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Cancer. 1996 Jan 15;77(2):255-64.

Apoptosis and immunohistochemical bcl-2 expression in colorectal adenomas and carcinomas. Aspects of carcinogenesis and prognostic significance.

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1
Institute of Pathology, University of Munich, Germany.

Abstract

BACKGROUND:

The bcl-2 oncoprotein confers a survival advantage to cells by inhibiting programmed cell death (PCD) or apoptosis. Overexpression of bcl-2 probably plays a role in colorectal carcinogenesis. The aims of our study were to determine bcl-2 expression and PCD index in colorectal adenomas and carcinomas in correlation with p53 expression, Ki-67 index, and histopathology, and to test their prognostic significance in patients with colorectal carcinomas.

METHODS:

Immunohistologic staining for bcl-2 (MoAb clone 124), the proliferation-associated Ki-67 antigen (MoAb MIB1), and p53 (MoAb DO1) was performed on archival material from 44 colorectal adenomas and 95 adenocarcinomas (TNM classifications pT2 and -3, pN0, and M0). The PCD was visualized by enzymatic detection of DNA fragmentation.

RESULTS:

bcl-2 was expressed in 86% of the adenomas and 67% of the carcinomas. Mean PCD and Ki-67 rates were 1.7 +/- 0.14% and 35 +/- 13% in adenomas and 1.9 +/- 0.15% and 28 +/- 14% in carcinomas, respectively. In carcinomas, bcl-2 expression was correlated with a low PCD index (< 1.5%; P = 0.005). Furthermore, a high Ki-67 index (> or = 25%) was associated with a high PCD index (> or = 1.5%; P < 0.0001). p53 accumulation was seen in 16% of adenomas and in 42% of carcinomas, and did not correlate with bcl-2 expression or PCD index. In the univariate analyses, significantly longer disease free survival intervals were observed in three groups: all patients with bcl-2-positive carcinomas (P < 0.05); the subgroup of carcinomas with bcl-2 expression and low PCD index (P = 0.037); and the subgroup of bcl-2-positive and p53-negative carcinomas (P = 0.021). In the multivariate analysis, however, only tumor stage and p53 expression were independent risk factors for prognosis.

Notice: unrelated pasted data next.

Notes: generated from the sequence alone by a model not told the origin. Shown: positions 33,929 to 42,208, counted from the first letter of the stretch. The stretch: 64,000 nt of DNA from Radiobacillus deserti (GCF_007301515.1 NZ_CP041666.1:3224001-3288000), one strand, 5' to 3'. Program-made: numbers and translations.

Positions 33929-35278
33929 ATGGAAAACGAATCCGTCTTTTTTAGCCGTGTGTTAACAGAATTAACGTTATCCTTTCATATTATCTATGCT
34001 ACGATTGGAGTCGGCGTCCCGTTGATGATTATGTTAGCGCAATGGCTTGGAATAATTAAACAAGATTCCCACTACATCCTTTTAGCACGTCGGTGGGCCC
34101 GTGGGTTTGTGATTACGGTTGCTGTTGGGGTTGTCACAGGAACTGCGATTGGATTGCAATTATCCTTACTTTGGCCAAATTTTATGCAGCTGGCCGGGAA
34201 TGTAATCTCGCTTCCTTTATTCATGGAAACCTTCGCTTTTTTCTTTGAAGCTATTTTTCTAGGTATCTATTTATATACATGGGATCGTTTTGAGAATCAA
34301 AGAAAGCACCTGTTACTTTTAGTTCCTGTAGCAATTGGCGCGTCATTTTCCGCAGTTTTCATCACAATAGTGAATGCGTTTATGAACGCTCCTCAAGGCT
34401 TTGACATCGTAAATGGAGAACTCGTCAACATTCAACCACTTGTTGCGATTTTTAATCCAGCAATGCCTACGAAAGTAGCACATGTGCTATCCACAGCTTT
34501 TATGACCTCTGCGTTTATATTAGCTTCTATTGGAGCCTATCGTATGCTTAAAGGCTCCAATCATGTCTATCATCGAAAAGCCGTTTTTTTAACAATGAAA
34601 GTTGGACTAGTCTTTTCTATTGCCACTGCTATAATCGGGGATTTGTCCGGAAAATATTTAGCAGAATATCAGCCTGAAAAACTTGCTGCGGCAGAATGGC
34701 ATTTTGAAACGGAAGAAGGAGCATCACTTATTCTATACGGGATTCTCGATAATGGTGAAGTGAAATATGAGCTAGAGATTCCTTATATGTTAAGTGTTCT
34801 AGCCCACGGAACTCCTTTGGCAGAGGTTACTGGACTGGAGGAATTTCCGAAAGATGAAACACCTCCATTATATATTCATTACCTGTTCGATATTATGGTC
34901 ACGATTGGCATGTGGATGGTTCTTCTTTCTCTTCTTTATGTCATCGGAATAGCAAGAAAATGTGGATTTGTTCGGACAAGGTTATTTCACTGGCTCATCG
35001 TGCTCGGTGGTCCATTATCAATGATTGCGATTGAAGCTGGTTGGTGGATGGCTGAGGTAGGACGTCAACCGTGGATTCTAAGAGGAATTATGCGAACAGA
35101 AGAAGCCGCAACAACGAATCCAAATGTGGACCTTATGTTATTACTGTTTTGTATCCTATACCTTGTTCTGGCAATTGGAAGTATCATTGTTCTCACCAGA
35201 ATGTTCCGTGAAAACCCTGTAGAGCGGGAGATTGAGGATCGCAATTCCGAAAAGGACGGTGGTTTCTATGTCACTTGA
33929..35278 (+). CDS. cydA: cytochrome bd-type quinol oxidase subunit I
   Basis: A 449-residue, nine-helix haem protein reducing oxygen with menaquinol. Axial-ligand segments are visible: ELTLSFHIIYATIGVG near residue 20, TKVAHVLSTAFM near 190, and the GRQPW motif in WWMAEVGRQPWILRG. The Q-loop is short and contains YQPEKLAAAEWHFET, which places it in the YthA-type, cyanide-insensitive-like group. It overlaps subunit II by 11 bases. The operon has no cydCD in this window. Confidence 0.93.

CONCLUSIONS:

Our data indicate that bcl-2 expression is characteristic of the early phase of colorectal carcinogenesis. Its physiologic function as an inhibitor of PCD is preserved in most colorectal carcinomas, whereas p53 is apparently not involved in the regulation of PCD in colorectal neoplasias. bcl-2 expression in colorectal carcinomas is associated with a better clinical course. This correlation became even more evident in the subgroups of patients with carcinomas that also had low PCD index or lacked p53 immunoreactivity.

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